The agency announced last week that FCC Chairwoman Jessica Rosenworcel had circulated a Notice of Inquiry, in which she “proposed increasing the national standard for minimum broadband speeds and proposed setting a long-term goal for broadband speed.”
“The needs of internet users long ago surpassed the FCC’s 25/3 speed metric, especially during a global health pandemic that moved so much of life online,” Chairwoman Rosenworcel said in the document.
“The 25/3 metric isn’t just behind the times, it’s a harmful one because it masks the extent to which low-income neighborhoods and rural communities are being left behind and left offline. That’s why we need to raise the standard for minimum broadband speeds now and while also aiming even higher for the future, because we need to set big goals if we want everyone everywhere to have a fair shot at 21st-century success.”
Instead, the FCC will call for a raising of the national broadband standard to 100 megabits per second for download and 20 megabits per second for upload. It would represent the first change since the minimum was set at 25/3 Mbps in 2015, during the Obama administration.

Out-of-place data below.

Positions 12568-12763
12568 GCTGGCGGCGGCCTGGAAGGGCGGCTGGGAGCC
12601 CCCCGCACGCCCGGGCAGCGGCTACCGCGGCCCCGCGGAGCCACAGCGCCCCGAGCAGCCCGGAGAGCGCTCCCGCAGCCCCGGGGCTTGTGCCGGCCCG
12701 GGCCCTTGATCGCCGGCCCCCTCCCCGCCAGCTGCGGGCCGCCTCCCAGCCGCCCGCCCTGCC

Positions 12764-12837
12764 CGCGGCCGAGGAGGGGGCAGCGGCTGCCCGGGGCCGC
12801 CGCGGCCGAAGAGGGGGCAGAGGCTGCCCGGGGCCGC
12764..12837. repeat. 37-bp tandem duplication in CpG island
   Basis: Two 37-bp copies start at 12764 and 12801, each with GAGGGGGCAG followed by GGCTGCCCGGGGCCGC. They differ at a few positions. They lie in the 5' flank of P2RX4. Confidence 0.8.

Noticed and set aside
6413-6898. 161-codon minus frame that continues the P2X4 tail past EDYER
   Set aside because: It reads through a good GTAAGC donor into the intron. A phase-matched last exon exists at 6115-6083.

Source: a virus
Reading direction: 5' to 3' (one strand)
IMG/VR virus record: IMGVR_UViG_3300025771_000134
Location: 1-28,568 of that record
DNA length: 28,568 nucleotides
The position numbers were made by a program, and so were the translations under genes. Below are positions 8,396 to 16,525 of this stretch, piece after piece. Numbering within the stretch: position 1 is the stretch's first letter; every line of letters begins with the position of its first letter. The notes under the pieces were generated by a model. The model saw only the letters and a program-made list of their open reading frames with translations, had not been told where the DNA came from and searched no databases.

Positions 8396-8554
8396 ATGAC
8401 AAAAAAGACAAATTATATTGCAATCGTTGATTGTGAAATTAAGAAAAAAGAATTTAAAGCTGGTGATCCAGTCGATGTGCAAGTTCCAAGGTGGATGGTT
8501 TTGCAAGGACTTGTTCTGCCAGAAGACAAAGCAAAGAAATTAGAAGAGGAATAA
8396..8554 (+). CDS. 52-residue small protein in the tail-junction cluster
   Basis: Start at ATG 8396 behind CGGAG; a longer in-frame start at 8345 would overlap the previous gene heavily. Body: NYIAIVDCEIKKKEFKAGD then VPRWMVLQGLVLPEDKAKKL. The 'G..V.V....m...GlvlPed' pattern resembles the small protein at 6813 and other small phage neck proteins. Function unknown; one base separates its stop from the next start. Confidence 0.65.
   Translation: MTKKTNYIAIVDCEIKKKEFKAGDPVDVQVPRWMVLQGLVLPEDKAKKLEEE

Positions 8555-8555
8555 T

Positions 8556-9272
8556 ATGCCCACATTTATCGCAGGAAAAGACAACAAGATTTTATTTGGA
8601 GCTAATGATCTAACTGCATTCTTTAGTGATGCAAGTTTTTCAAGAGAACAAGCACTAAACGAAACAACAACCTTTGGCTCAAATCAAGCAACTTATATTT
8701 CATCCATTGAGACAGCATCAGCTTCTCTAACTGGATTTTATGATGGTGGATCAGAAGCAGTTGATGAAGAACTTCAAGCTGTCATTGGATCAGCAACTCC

In addition, the FCC is calling to “set a separate national goal of 1 Gbps/500 Mbps for the future.
According to CNET, the 100/20 standard matches the one put forth in the Infrastructure Investment and Jobs Act, also known as the Bipartisan Infrastructure Framework.
Last month, Rosenworcel emphasized the FCC’s goal of 100 percent broadband adoption in rural areas. The goal, she said, was “affordable, reliable, high-speed broadband to 100 percent of the country.” She also said that the upcoming 2.5 GigaHertz spectrum auction will focus on licensing spectrum primarily to rural areas.
Rosenworcel, who had been a two-term FCC Commissioner during the Obama administration, was named acting FCC chairwoman when President Biden took office and was named permanent chair last October, after which she was confirmed in December, on a 68-31 vote in the U.S. Senate. She thus became the first woman to serve as the permanent, non-interim chair of the FCC.
“It’s the honor of my lifetime to lead the FCC and serve as the first permanent female Chair,” Rosenworcel tweeted after the confirmation vote last year. “There’s work to do to make sure modern communications reach everyone, everywhere. Now let’s get to it.”
Stephen Silver, a technology writer for The National Interest, is a journalist, essayist and film critic, who is also a contributor to The Philadelphia Inquirer, Philly Voice, Philadelphia Weekly, the Jewish Telegraphic Agency, Living Life Fearless, Backstage magazine, Broad Street Review and Splice Today. The co-founder of the Philadelphia Film Critics Circle, Stephen lives in suburban Philadelphia with his wife and two sons. Follow him on Twitter at @StephenSilver.